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Cricket Investigation

Extracts from this document...

Introduction

The Crease and Stumps The crease and stumps are two aspects of the game, which haven't changed since the game was formed. There have been slight modifications but no major changes. The crease and stumps lie in the centre of the field. The Crease There are three creases used in the modern game and are all marked in white lines: * The first of the three being the bowling crease. This line is 8ft 8in long and has three stumps dug into it in the middle. * The second being the popping crease. This line is 4ft in front of the bowling crease and is unlimited in length, although only 6ft of it is marked. The popping crease has three purposes: > It marks the batsman's 'ground', > It also marks the point where the bowler can't over step when bowling (part of his/her foot has to be on or behind the line). > And it also marks the line in which the batsmen must ground their bat when running between the wickets to score a run. * And the final crease being the return crease. This line is marked at right angles to the other creases. Its purpose is to indicate to the bowler that his back foot must not cut the line during a delivery. The Stumps Since the game was found there has always been three stumps, leg, middle and off. Which is which depends if the batsman is left-handed or right-handed. Each stump must be 28in in length above ground and all three must be evenly spaced out within 9in. Sitting on top of these stumps in grooves are two bails. The Bat Cricket first became popular in the mid-eighteenth century. And since then the bat has been through many changes. It first started of as a wielded, curved piece of wood and but as the nineteenth century was approaching so was the end of the more traditional bats. ...read more.

Middle

> The 'Arm Ball' Most of the time it depends on the pitch for a spinner to decide, which delivery to use. If the pitch has a good grass covering or a glassy sheen, then using the off-break could be very expensive as it wont necessarily spin, only marginally deviate. In these conditions the 'arm ball' becomes very helpful if bowled right. However, the 'arm ball' doesn't turn. Its not meant to. The ball is supposed to be floated of the first finger, with the seam-facing upright and with no spin imparted. This ball is used as the final ball when setting up the batsman, as the ball will go straight on when the batsman thinks its an off-break and will play for the turn. But if the ball has still got plenty of shine then the ball might actually swing away. This ball is also called the 'drifter', but is now more often called the 'dusara' by India's latest spin maestro, Harabhajan Singh. > The 'Mystery Ball' The 'Mystery Ball' hasn't been here for long and isn't a ball, which many know how to bowl. It was developed by Pakistan's, Saqlain Mushtaq, and others such as Muttiah Muralitharan and Harbhajan Singh have also learnt how to bowl it. The brilliant thing about this ball is that it is bowled with an off-break action and release, but actually spins the other way. The difference the batsmen fail to realise between the two deliveries is that the Mystery Ball' is that it is bowled from the top of the hand rather than the front and also extra invert is put into the wrist. > Leg-Spin This probably the most exciting and devastating type of spin. Unlike off-spin and left-arm spin being called 'finger spin' because it uses the fingers to turn the ball, leg-spin turns the ball using its wrist. Sop therefore it is called 'wrist spin'. ...read more.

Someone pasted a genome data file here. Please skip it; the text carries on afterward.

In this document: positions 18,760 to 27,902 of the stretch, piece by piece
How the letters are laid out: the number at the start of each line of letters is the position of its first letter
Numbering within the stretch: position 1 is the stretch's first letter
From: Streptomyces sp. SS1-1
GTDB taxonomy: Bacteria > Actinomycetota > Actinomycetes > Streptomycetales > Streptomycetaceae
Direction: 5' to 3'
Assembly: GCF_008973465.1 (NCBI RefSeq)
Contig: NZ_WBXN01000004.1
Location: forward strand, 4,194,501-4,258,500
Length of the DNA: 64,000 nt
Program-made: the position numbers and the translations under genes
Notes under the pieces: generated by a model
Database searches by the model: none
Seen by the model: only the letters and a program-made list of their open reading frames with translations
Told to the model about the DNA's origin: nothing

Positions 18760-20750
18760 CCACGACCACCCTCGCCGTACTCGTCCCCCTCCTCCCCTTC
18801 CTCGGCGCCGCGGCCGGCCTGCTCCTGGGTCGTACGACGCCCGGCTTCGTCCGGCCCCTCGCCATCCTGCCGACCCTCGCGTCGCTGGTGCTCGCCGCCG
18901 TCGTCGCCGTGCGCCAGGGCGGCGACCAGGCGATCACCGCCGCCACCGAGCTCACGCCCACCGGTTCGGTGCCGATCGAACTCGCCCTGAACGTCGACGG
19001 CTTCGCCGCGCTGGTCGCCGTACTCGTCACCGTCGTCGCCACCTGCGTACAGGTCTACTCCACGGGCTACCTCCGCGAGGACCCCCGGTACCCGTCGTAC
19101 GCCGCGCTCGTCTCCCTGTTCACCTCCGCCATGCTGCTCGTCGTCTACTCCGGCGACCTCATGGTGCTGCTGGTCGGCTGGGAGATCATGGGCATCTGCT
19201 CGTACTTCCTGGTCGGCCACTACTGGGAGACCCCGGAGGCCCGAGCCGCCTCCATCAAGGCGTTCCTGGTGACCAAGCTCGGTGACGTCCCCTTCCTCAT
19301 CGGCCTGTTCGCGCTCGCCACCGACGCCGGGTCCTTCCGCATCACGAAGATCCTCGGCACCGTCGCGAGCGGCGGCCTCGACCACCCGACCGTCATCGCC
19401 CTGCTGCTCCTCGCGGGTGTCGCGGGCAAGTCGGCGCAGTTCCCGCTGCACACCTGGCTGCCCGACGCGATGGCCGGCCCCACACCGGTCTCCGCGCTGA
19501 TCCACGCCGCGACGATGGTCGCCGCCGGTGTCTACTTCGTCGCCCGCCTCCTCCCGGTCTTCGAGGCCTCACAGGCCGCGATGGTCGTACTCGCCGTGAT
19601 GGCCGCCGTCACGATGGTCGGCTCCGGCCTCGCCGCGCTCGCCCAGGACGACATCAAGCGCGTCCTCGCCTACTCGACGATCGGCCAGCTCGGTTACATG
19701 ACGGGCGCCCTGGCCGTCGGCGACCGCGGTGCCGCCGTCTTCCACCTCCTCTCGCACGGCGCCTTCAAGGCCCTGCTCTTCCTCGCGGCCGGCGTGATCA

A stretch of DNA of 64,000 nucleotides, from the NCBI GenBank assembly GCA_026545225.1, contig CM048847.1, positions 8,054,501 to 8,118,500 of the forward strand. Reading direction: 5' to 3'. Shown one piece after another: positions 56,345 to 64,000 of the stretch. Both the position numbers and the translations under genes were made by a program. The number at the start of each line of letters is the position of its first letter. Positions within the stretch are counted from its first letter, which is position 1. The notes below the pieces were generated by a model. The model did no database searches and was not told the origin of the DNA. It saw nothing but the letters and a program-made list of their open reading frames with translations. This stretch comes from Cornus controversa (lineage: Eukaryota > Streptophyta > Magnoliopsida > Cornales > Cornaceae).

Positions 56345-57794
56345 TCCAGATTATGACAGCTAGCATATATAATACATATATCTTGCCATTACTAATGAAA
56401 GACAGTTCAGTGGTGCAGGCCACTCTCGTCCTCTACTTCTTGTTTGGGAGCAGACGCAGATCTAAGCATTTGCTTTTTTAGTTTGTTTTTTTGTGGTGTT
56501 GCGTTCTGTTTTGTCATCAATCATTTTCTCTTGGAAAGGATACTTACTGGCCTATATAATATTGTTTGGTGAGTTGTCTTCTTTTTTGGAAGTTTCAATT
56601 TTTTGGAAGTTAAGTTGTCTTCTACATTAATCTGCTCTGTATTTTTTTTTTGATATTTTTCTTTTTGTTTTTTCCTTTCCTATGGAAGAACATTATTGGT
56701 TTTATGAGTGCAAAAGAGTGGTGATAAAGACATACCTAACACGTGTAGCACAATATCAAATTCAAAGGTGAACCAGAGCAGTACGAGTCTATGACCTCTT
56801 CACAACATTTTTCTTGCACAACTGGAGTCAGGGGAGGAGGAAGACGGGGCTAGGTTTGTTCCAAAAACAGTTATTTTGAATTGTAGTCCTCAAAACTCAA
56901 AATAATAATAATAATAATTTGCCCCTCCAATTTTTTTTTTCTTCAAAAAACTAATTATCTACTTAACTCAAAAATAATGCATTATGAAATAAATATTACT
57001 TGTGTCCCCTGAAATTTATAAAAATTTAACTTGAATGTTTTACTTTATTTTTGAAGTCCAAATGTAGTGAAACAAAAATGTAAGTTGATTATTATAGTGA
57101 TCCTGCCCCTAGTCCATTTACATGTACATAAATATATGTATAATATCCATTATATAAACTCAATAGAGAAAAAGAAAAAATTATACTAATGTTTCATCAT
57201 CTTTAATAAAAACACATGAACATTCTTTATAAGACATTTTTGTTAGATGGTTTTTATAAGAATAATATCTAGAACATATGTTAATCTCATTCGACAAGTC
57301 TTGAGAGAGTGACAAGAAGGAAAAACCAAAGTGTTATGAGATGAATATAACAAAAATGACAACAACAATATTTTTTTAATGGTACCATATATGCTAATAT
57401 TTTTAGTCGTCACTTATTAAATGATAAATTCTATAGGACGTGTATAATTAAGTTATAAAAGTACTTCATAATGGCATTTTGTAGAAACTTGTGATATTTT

Conclusion

This would control the shot. Please note the ball should be played under your eye line and you shouldn't push out for the ball as it could result in an edge going into the slip cordons. My Cricketing Ideal Most people would think me being an Indian my favourite cricketer would be the no1 ranked master-blaster in the world, Sachin Tendulkar. But this is not at all true. But I have to confess my ideal is still an Indian and has been the most consistent batsman during the series between England and India, here in England, with an average of 77. Rahul Dravid in my opinion is the best timer of the ball anywhere else in the world. What makes him a great batsman to watch is that he spends a very long time out in the middle waiting for the bad ball to punish? He hasn't really got a weakness like other batsman because anything over pitched on the off-side goes for four n anything played on the pads goes for four. Rahul Dravid is mainly a front foot player and during this summer's clash with England, England tried to exploit this area by bowling outside his off-stump and luring him into the shot to take the edge to the slips. But out of his six innings they were only successful once, which shows how god his temperament is and that he fights hard for the team. Not only is he a great batsman he is also one of the best first slips in the world. But in his cricketing career he has also kept wicket for the national side and is more and more nowadays in the limited overs game. Talking about the limited overs games Rahul Dravid is not a batsman who can only make slow runs in an unlimited overs game, but can also make match-winning runs in quick time. This was well presented with an array of centuries in the last world cup in England in 1999 where he got top-batsman of the cup and also top-batsman of the year. . ...read more.

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